Back to the Basics

When I was four or five,

a hurricane came through

and destroyed my bedroom.

The walls came in

and the plaster melted into my lungs

as the screams from the bedroom next door

shook away the foundation, away any hope

that those now mighty giants, those four walls

could ever be home again.


When I was seven or eight,

I danced on a tidal wave

confused and broken

not quite sure the cause for celebration

yearning for some past town

the water had already destroyed

but still unknowing, still holding out

for chance, for a moment to piece together

what damage had already been done.


When I was ten or eleven,

there were no more open doors.

Every room closed in too tightly

with strangers and those worse yet

people I had come to trust, people I had come to love

with no intention of keeping me safe

but rather keeping me trapped

isolated and broken

lost in the translation of secrets and horrors

locked doors and hidden bruises.


The years of silence cut through me

until my skin fell apart like confetti.

The scars and jagged edges knew my past

by its name

cursed with the affliction of wanting control

of wanting to believe that all that had happened

could somehow leak out of me.

That perhaps just one more abrasion

might hold the peace I had been searching for.


When I was fifteen or sixteen,

the world went dark.

Choices were to be made,

lives to be saved

or, as I decided, thrown way.

Moments sewn together

blotched memories

and the birth of an addiction

anything to make me feel alive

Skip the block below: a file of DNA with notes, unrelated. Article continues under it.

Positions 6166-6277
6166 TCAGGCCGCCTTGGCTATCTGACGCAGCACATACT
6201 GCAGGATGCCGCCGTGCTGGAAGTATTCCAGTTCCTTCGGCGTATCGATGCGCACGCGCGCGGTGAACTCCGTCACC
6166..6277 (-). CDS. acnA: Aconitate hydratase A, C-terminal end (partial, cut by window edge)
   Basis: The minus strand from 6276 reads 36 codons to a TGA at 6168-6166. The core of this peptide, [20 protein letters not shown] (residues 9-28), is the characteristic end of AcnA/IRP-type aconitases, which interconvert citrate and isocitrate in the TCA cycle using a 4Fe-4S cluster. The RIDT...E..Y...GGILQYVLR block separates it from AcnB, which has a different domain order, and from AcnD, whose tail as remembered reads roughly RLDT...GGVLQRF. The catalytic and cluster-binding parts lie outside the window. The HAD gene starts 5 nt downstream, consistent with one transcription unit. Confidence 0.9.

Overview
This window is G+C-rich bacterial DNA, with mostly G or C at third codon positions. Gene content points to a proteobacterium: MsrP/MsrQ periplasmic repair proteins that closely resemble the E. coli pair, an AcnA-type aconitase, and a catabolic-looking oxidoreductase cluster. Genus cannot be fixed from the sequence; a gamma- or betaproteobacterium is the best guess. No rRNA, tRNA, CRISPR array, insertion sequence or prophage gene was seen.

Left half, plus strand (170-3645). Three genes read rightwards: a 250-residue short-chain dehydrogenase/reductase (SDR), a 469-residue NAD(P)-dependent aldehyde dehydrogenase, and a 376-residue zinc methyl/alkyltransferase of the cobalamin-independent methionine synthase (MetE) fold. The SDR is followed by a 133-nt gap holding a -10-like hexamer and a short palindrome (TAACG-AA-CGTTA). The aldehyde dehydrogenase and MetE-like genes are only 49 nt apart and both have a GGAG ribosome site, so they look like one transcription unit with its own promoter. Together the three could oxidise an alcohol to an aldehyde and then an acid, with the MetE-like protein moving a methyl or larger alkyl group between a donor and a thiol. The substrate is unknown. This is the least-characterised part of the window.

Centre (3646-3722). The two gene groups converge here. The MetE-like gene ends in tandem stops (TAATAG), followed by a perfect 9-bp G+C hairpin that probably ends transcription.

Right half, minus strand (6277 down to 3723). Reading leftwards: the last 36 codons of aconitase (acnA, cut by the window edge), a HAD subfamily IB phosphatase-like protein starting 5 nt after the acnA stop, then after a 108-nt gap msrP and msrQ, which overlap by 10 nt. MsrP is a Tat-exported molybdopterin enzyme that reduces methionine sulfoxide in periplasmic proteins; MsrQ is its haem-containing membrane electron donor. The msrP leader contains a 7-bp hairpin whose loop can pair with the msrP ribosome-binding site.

anything to make me feel alive

anything to make me feel alive.


When I was twenty or twenty one,

the hole in heart spread wide open

the core of it all yanked out from abuse

from abandonment

from the final blow to knock me over.

I sealed it with concrete

kept what I had inside private

and flaunted a harder exterior

Now I’d be impenetrable.

Now I’d be safe.


And the silence returned to haunt me

Until the rain finally came over me

and drowned me in the memories of those cherished few

the moments my heart raced so fast my body shook

when my hands shook just at thought of a touch

when I held my dreams, even for that short second, on my fingertips

balancing the amazing display for everything I bled for…

these moments somehow forgotten

the others burned eternally


And suddenly, an earthquake shook me out

clearing out the past and making way

for a minute, a small group of seconds

of clarity:


I’ve held onto my darkest moments so tightly

the residue of my resentment has left ashes

embedded deeply into my fingerprints.


It’s time to step back, return to the basics:

Open fists, release, and wash hands daily.


One day my hands will be clean.

Some day.

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